How To Keep Your Pet Cool In Summer
In summer, the tendency to get out and make use of the abundant sunshine and warm weather can beundeniable, for you and your pets. Our neighborhood’s close proximity to so many bodies of water, hiking trails, beautiful parks and playgrounds makes it hard not to want to gather up the family and head outdoors as often as possible. Before you pack up your pets and head outside for adventure, remember that the heat can be hard on our furry friends, and without taking proper precautions, even dangerous.
Summer in Coastal Virginia is reaching its peak for heat, humidity and bright sunshine. That means it’s time to monitor heat exposure closely and take steps to ensure that your four-legged friends stay cool, comfortable and hydrated. Even if your breed has short hair and a compact frame, they may be susceptible to hyperthermia and dehydration in extreme heat. Here are some tips on how to keep your pet healthy, happy and cool, so you can get back outside and enjoy the season without worries.
Timing is Everything
In extreme heat, temperatures can change dramatically throughout the day, with the peak of heat occurring between 12 pm and 4 pm. Choose to head out for your best friend’s favorite walk in the early morning hours or the later evening hours to avoid the sun’s highest heat, and avoid outdoor activities of any kind at midday.
Never Leave Your Pet in the Car
When it’s hot outside, you may begin to feel guilty leaving your pup inside more often, and choose to bring your pup with you on errands for a bonding car ride. Do not, under any circumstances, leave your pet in the car during times of extreme heat-not even for a moment or two. Even with the windows cracked and the AC running, your car’s temperature can reach unsafe and unhealthy temperatures quickly on hot days. If Fido comes with you for a ride, bring him inside with you, as well.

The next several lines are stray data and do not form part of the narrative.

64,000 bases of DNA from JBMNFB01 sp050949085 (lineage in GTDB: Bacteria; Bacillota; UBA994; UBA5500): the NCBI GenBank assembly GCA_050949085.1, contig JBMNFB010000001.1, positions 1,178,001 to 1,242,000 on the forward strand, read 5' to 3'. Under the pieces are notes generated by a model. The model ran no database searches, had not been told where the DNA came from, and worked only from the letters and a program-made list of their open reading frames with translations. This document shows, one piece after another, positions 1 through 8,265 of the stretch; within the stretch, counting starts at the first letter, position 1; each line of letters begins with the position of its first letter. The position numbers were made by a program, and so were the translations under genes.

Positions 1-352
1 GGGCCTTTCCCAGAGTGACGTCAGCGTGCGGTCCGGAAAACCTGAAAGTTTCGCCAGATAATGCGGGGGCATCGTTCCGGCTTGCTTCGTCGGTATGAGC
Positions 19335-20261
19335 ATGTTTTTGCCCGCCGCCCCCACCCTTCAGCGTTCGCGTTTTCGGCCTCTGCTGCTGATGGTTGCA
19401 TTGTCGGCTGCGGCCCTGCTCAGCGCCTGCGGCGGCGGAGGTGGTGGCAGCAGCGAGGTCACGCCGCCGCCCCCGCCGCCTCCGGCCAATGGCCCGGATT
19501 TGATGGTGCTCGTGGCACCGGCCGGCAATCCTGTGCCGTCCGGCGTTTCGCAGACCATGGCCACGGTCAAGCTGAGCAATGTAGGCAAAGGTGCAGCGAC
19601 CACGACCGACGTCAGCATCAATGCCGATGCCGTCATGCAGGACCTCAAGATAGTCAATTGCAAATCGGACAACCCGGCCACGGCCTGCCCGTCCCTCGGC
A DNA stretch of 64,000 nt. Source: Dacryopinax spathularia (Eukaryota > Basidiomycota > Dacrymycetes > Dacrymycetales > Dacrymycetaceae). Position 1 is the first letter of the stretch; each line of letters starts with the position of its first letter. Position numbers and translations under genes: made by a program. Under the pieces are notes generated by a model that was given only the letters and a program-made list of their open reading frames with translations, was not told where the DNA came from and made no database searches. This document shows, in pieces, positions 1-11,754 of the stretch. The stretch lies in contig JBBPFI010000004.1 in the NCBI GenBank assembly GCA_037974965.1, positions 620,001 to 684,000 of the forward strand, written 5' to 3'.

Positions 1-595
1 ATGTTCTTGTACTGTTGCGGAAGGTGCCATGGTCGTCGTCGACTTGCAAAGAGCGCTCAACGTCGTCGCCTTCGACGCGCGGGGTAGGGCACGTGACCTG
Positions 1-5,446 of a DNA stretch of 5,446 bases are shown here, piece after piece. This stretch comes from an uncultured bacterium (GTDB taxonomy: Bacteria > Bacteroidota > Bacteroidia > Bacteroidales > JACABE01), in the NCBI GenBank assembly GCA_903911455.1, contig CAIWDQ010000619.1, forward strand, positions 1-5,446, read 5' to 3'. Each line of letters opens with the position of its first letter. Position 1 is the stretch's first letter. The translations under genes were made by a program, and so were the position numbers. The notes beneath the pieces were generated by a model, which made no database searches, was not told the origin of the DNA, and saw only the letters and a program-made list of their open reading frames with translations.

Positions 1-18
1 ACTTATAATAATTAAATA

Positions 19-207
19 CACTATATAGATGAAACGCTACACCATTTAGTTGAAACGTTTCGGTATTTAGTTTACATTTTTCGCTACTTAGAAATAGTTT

If you do feel it is comfortable enough for you and your pup to spend time exploring outdoors, make sure to spend a good portion of time in the shade. Your pet (and you!) will need to take regular breaks in a shady, cool space in order to keep from getting overheated, and spending too much time in the hot sun will become exhausting and potentially harmful. Remember that your pet doesn’t wear shoes and the pads of their feet can become burned or injured by walking on extremely hot surfaces. Seek shade and keep your pup safe.
Fluids Are Your Pet’s Best Friend
Push fluids and hydratation at all times during hot weeks and months, and make sure that your dog has open access to fresh, cool water to drink throughout the day, whether inside or outside. Don’t count on outdoor spaces to provide you with access to water, and plan to bring a clean bowl with cool water (in a cooler, perhaps) to give to your dog, frequently.
Know What to Watch For
Understanding the signs of heat stroke will help you to act fast if your pet does become ill from exposure to too much heat. Your pet is at a higher risk for heat stroke if he is very old or young, or overweight. You’ll want to watch your pet closely during and after outdoor activities for the following signs:
- heavy panting
- difficulty breathing
- glazed eyes
- rapid heartbeat
- excessive thirst
- excessive salivation
- red or purple tongue
- sudden lack of coordination/altered movements